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LONDON, UK: According to a new investigation conducted by The Times, thousands of teeth could be needlessly extracted in the UK every year because it is more lucrative for NHS dentists to take them out than try to save them. Moreover, the findings suggest that the current fee-per-item scheme makes it too easy for dentists to exploit the system and see more patients than they should for monetary reasons.
As reported by the paper, some dentists earned almost £500,000 a year by cramming in up to 60 patients per day. Concerns have arisen because dentists have received the same flat fee from the NHS for different types of treatment since the last reforms in 2006. Since then, a unit of dental activity (UDA) system has been applied in NHS dentistry, according to which practitioners are paid for the number of UDAs they perform in a year—irrespective of the time taken for each procedure.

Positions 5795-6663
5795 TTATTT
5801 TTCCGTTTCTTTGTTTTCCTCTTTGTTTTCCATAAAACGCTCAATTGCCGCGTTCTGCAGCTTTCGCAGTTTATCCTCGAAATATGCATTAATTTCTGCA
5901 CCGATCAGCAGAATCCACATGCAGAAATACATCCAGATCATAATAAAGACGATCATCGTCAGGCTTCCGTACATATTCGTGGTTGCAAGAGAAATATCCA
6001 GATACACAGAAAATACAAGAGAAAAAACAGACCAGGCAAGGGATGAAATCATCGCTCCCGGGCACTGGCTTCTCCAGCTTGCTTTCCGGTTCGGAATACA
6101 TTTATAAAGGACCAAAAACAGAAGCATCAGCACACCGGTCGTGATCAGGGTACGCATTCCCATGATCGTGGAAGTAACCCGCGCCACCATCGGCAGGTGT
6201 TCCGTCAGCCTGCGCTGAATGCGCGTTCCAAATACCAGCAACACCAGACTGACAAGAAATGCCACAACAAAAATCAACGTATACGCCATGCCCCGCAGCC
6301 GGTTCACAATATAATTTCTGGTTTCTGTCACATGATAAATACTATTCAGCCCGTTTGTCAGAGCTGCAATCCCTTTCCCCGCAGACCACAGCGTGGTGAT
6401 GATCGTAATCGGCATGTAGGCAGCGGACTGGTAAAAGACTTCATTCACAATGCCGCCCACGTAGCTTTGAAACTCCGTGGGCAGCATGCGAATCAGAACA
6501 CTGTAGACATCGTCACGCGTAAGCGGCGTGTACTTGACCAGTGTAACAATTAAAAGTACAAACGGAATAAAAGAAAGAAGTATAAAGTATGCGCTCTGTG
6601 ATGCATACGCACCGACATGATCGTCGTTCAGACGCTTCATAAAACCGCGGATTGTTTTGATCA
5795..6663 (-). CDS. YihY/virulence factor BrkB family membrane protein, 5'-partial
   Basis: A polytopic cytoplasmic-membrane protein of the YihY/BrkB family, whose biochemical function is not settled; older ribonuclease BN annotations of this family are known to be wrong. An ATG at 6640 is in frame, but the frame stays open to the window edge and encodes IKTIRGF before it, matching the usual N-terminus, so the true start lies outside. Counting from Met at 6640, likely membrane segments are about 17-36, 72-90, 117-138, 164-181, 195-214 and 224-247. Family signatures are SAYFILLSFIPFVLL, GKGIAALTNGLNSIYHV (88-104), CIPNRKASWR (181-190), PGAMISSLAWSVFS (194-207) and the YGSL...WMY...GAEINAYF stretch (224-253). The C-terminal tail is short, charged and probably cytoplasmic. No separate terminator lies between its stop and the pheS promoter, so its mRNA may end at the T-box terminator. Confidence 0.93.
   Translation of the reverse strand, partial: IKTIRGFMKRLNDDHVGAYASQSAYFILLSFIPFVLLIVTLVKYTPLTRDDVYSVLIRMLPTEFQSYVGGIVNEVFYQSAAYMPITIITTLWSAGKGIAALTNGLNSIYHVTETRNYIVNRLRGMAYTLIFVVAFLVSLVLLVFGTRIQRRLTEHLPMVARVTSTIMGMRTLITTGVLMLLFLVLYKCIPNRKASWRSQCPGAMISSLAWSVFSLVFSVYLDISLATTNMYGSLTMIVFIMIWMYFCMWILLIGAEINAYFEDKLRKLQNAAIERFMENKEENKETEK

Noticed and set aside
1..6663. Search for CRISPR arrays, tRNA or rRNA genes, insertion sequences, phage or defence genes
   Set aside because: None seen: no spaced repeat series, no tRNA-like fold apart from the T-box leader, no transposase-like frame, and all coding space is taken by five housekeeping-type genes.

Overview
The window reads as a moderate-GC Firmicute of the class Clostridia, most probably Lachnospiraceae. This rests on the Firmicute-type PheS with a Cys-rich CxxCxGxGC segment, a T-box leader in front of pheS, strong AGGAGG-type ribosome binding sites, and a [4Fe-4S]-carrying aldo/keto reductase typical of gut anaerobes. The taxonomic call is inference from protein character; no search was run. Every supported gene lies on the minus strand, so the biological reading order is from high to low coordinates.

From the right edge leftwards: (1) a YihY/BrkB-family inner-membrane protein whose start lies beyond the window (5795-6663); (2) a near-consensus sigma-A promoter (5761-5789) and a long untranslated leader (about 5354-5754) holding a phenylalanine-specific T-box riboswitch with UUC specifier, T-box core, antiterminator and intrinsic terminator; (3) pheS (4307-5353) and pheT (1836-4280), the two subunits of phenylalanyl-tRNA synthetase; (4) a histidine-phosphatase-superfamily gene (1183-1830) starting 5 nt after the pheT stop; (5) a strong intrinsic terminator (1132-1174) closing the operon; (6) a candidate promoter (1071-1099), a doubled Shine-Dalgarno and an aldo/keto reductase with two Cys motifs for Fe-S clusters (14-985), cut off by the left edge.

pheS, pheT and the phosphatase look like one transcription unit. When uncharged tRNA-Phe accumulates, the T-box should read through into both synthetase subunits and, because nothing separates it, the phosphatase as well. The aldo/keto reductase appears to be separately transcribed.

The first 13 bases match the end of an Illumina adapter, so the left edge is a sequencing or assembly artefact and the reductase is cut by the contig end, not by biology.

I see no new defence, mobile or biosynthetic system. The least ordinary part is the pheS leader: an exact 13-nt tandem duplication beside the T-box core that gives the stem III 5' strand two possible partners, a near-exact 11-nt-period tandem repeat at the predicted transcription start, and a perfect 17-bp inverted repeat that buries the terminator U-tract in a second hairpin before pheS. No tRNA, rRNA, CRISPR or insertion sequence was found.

For example, a dental check-up counts for one unit, while a tooth extraction, filling and root canal, respectively, count for three. However, a root canal procedure is more complex and time-consuming than pulling out a tooth and takes on average double the time of an extraction.
When introduced ten years ago, the new NHS dental contract held the promise of shifting dentistry towards a preventative-based care approach. However, some developments suggest the contrary. A freedom of information request by Dentistry.co.uk revealed that ten dentists in England performed more than 18,000 UDAs during 2015/16, compared with eight in 2014/15. According to Henrik Overgaard-Nielsen, chairperson of the British Dental Association’s General Dental Practice Committee, dentists deliver around 6,600 UDAs per year on average, with a few over 10,000.
In April, a survey by the British Dental Association found that the NHS payment system was inadequate in meeting patients’ needs. According to the survey results, 93 per cent of the dentists who participated reported that chasing government targets was limiting their ability to care for high-needs patients who require complex or repeat treatment. Another 83 per cent said that the system is holding them back from preventive work.
Commenting on the survey results, Overgaard-Nielsen said at the time: “The survey shows that those in most need have become the least welcome in NHS dentistry, thanks to a system that puts government targets before patient care. We are seeing the results of a conveyor belt model of provision that has left dentists without the time or the freedom to deliver the treatment their patients require.”